Political observers say Congress is not likely to approve the Defense Department budget. They say lawmakers will not want to vote for a budget that cuts tens of thousands of jobs and closes bases. But they say it may provide the Defense Department with a way to help end a budgetary dispute between Congress and the Obama administration.
The proposed budget includes more spending on attack submarines and cyber security. Both are important to the administration’s plans in East Asia and the Pacific Ocean.
Older Americans are protesting the budget proposals that would reduce government assistance for retired workers. Some conservatives say the proposals would save the government billions of dollars. But others say the changes would harm people who need the most help. Steve Ember explains.
The Obama budget would limit the yearly increase to Social Security payments by using a different method to measure inflation. About 58 million Americans receive social security benefits. Many live on set incomes.
"Everything is going up. It's rising and there is not much you can do about it."
Kay Dennison works part-time at a retirement center in Maryland. She worries she could lose everything if her Social Security payments fail to keep up with inflation.
"Probably my home, because everything is so tight and so high, and the mortgage rates. We've been in our home 40 years and we still owe."
The proposed changes would save the government an estimated 130 billion dollars over ten years. But AARP --a group that campaigns for older adults – warns that the proposal would be harmful to the average retiree. It says the retiree would get 220 dollars less a year after five years and 862 dollars less each year after 20 years.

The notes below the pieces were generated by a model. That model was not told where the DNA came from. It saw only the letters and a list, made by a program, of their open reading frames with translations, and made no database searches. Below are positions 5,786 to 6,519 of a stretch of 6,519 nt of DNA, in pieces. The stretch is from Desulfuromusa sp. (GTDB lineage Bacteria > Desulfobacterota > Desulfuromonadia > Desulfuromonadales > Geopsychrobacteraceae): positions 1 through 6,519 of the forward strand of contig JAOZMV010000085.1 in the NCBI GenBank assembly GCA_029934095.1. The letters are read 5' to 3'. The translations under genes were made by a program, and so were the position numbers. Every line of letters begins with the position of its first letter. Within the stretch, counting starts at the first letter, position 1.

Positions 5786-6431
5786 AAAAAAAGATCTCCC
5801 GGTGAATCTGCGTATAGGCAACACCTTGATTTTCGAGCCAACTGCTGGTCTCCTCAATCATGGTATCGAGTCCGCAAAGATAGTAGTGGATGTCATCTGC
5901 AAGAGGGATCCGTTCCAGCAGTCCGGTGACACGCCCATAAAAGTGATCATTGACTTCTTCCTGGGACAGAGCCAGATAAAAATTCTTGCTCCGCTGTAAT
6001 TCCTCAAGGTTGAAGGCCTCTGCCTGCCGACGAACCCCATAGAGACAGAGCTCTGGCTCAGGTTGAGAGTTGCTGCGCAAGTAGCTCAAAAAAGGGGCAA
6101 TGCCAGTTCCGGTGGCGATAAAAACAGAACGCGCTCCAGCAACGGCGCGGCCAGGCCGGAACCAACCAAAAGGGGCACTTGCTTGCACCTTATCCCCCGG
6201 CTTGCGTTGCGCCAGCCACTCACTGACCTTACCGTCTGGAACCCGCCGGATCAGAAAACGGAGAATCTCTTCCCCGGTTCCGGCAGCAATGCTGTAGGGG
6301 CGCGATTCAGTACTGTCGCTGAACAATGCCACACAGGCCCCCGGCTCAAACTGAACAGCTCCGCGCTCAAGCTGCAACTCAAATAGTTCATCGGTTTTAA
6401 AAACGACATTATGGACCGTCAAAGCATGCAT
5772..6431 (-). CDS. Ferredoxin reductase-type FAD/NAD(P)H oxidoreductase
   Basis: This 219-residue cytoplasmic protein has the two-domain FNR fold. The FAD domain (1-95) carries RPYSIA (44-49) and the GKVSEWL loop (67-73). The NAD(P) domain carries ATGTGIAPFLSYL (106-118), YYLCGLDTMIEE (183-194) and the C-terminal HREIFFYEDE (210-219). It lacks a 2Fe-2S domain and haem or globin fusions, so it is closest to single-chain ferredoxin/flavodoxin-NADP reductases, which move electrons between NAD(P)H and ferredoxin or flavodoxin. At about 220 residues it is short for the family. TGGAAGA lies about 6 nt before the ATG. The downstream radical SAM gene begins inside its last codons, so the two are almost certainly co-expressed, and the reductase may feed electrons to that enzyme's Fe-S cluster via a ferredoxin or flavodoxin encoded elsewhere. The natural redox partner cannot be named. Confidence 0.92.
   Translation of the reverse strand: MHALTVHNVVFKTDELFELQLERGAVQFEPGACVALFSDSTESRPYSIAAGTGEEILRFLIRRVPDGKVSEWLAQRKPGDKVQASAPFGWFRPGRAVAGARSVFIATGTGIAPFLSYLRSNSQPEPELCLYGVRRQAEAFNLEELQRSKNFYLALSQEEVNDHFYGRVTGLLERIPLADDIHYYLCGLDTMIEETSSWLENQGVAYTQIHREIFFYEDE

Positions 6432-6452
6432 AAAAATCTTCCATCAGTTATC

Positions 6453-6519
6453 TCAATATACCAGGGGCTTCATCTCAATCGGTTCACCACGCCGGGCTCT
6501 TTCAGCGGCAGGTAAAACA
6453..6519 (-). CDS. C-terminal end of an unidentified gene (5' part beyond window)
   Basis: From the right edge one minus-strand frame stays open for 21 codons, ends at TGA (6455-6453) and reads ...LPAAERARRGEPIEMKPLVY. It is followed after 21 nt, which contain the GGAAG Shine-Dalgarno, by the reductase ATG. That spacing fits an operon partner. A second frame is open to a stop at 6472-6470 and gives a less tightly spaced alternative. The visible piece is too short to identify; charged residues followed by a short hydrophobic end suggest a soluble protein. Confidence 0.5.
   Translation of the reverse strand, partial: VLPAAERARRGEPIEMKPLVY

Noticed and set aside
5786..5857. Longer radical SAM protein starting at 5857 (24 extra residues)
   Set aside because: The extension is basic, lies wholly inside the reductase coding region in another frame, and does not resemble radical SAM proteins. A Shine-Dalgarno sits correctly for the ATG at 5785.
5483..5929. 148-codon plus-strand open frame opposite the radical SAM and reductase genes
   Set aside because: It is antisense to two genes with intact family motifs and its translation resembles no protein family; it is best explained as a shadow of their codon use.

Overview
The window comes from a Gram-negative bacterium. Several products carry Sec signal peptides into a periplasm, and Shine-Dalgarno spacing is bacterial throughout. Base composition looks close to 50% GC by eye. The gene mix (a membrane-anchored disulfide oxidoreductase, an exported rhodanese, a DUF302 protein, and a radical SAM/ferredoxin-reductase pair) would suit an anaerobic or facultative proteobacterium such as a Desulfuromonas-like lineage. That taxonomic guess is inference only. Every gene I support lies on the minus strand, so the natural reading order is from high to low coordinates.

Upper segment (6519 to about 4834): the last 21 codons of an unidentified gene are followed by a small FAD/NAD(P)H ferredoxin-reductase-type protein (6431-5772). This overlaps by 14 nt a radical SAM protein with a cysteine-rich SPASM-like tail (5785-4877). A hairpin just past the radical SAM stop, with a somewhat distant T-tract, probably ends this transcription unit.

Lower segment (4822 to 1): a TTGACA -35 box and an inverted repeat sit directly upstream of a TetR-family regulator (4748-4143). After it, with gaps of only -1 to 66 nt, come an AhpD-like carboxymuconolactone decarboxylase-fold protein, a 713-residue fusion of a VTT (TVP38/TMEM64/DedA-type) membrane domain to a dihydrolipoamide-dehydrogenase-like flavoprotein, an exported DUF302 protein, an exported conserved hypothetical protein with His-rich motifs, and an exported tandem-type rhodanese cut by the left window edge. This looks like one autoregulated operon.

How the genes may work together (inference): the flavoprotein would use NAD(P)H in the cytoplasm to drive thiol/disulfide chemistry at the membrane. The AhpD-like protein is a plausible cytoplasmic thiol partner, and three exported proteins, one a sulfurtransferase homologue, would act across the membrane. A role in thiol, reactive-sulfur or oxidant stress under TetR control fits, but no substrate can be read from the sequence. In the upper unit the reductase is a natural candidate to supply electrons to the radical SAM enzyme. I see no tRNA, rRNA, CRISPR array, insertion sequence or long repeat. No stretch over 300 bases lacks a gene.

Monique Morrissey is an economist with the Economic Policy Institute. She says reducing already small payments is not fair to older poor Americans.
"Poverty rates for the oldest, old --are higher, incomes are lower, they've often used up other resources, they have more out of pocket expenses for healthcare --they're the last group you would ever want to target to take the brunt of these cuts."
The social security program now takes in less money than it spends as the population ages. Conservative economists say more cuts may be necessary to keep the program operating.
Charles Konigsberg works for the Federal Budget Group. He says Americans have a choice. They can either pay more money into the system or face reduced benefits.
Virginia Levy, a retired educator, considers herself lucky. Her monthly social security checks help add to her teacher's retirement pay.
"I'm worried more about future generations, what it's going to do to them. My children are 40 and what's going to happen to them when they are retiring?”
President Obama's proposed budget includes additional cuts to Medicare. Many older Americans depend on this government program for their medical needs. Experts say it is probable that Congress will not approve the president’s budget without making changes as they face election campaigns next year. I’m Steve Ember.
And that’s “As It Is” for today. You can hear the latest world news at the beginning of the hour on VOA.